Exhibiting more than 150 works of 79 artists, the show is curated in three major sections, along with an Open Call section for the emerging talent in Pakistan where the best works are shortlisted by a selection panel. The first unit is an Archival collection that displays works of the early masters in Printmaking. It integrates formidable works by Anna Molka, A.R. Chugtai, Akram Dost, Ahmed Khan, Afshar Malik, Anwer Saeed, Collin David, Ismail Gulgee, Meher Afroze, M.Kazim (Late), Marjorie Hussain, Nazish Attalullah, Naiza Khan, Salima Hashmi, Saeed Akhtar, Shahid Sajjad, Shemza, Usman Ghouri (Late), Zahoor-Ul-Akhlaq. Several collectors were approached to lend their archival prints for the Biennial who, very willingly, shared their collections. The second section is a display of works by International Visiting Printmakers (Michael Ponce-Le-Leon, Michael Kempson, Bartolomeu Dos Santos, Peter Daglish, Walter Crump, Zarina Hashmi, Mehmud-Ul-Haque, Rokeya Sultana, Munir-Ul-Islam, Damon Kowarsky, Micheal Esson, Ragini – Upadhay) who have been visiting Pakistan for print projects and collaborations since 1967. The third section comprises of the contemporary practicing Printmakers in Pakistan. Woven into the exhibition was a large collection of the Box-Print Portfolios that have been organized and curated by the educational institutions in the country thus far. Parallel events to the Biennial include Artist Talks by eminent printmakers/ artists and educational outreach workshops for children.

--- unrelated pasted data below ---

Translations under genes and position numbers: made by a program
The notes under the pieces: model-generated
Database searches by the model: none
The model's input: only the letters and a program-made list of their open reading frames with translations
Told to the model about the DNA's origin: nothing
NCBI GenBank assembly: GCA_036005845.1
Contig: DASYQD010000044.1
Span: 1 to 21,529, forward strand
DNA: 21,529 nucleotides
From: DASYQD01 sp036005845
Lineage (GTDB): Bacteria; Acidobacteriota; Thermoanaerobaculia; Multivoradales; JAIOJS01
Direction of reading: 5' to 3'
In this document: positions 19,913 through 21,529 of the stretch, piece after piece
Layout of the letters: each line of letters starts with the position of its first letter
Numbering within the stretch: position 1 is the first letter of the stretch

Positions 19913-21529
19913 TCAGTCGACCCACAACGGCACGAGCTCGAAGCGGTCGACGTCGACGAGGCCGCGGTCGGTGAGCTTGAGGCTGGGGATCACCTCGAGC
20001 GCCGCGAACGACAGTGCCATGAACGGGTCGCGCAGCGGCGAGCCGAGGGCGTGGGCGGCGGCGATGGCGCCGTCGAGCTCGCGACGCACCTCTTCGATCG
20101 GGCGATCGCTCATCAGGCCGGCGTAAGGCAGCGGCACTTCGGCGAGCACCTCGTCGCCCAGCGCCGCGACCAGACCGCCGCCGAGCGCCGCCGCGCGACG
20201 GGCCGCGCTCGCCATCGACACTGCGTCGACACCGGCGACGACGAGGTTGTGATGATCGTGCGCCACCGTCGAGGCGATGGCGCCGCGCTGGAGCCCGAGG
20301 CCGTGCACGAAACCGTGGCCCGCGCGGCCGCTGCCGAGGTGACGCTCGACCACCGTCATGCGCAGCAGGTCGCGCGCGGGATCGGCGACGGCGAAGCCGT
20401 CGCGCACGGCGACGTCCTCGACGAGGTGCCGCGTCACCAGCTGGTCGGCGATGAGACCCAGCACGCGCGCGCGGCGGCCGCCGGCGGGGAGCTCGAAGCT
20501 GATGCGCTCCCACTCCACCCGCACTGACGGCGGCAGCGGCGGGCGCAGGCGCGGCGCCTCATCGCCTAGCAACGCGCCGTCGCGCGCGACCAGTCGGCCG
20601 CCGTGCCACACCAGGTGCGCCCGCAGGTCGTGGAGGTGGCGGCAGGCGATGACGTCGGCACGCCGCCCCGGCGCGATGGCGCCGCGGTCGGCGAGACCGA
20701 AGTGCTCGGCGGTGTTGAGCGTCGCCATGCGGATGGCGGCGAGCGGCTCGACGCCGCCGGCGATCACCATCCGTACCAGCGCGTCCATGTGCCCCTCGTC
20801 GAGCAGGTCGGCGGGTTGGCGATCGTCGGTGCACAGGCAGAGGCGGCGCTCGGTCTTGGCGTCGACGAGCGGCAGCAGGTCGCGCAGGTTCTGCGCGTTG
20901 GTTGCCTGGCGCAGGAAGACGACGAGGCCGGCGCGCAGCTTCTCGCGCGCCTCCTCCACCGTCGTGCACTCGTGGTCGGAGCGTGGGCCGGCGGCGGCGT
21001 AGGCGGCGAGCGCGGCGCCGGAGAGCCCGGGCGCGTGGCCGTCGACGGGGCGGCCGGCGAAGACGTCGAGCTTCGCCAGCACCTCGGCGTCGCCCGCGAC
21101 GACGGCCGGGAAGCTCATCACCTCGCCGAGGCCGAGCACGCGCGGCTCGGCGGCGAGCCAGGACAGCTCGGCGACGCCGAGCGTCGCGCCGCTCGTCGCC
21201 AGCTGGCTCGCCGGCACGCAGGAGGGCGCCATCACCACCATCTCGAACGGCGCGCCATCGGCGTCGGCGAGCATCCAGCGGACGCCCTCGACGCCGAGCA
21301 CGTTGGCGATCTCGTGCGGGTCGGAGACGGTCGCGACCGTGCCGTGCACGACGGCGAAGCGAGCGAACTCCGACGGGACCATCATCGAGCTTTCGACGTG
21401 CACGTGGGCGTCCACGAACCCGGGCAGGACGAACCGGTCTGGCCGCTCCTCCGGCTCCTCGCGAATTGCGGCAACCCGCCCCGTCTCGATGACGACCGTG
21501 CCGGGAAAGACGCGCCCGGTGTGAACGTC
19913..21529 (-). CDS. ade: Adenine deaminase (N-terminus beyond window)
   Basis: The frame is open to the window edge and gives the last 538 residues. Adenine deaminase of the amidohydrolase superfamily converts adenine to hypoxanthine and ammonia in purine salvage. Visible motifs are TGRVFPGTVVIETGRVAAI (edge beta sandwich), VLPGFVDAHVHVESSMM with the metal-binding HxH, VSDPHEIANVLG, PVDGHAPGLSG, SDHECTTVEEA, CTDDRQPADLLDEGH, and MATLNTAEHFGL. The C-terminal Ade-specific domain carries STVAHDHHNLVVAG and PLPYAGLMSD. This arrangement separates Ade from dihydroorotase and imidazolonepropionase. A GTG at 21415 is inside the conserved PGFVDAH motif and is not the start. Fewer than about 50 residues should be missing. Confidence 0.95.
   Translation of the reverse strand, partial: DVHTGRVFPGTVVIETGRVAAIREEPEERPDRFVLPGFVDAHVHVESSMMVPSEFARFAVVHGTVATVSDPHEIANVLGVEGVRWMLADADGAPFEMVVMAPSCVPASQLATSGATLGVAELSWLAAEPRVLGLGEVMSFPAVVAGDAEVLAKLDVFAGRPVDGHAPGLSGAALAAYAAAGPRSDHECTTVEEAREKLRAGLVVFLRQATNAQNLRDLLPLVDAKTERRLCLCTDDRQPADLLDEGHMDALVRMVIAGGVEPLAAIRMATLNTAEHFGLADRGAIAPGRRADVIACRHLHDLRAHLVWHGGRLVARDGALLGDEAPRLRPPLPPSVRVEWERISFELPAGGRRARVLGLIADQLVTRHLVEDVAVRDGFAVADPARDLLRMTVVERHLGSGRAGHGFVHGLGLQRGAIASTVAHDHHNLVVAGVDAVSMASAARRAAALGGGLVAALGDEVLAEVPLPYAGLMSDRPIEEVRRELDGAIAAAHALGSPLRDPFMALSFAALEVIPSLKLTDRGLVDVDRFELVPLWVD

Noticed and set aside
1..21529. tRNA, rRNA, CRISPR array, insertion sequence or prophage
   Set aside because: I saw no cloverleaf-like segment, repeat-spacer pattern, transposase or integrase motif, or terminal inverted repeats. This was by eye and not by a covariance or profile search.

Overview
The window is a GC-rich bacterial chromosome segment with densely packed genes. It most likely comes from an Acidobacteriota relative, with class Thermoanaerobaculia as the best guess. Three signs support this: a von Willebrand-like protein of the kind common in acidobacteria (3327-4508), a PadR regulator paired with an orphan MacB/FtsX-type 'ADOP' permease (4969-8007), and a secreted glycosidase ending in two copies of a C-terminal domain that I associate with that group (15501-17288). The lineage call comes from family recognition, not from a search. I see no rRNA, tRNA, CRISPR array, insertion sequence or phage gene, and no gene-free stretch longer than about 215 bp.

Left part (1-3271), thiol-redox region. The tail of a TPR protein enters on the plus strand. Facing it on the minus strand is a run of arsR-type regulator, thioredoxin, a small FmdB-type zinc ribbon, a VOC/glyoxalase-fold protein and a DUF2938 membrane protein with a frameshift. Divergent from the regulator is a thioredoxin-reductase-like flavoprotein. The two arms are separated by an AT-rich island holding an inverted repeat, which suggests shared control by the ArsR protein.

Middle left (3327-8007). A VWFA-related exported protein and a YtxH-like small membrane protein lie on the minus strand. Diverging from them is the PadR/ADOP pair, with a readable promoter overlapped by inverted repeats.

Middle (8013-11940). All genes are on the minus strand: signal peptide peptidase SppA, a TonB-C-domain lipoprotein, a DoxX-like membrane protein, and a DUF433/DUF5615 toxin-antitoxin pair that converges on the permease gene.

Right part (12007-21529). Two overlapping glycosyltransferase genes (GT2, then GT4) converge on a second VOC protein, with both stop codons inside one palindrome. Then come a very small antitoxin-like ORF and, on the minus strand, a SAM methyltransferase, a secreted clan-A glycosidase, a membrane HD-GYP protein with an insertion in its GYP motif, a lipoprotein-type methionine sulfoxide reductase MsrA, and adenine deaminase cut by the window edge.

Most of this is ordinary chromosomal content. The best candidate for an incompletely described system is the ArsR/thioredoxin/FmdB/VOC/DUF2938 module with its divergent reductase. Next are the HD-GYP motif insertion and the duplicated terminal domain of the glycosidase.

The most outstanding achievement of the Biennial is the onset of a rigorous tradition of research on the practices of Printmaking in Pakistan. The event is the result of a yearlong research supplemented by a research-based catalogue that documents the evolution of Printmaking in Pakistan from the 1950’s to present day. Grounded study, documentation and publication are vital to any kind of institutionalization and this undertaking reinforced their worth. Kareem travelled miles to identify works of masters/ printmakers from public and private collections and later scrupulously transported them to the display venue. In the process, Riffat Alvi, Director of VM Art Gallery generously supported Kareem, and Meher Afroz and Naiza Khan mentored her as key advisors. Every bit of the culminating event is worthy of praise. Hats off!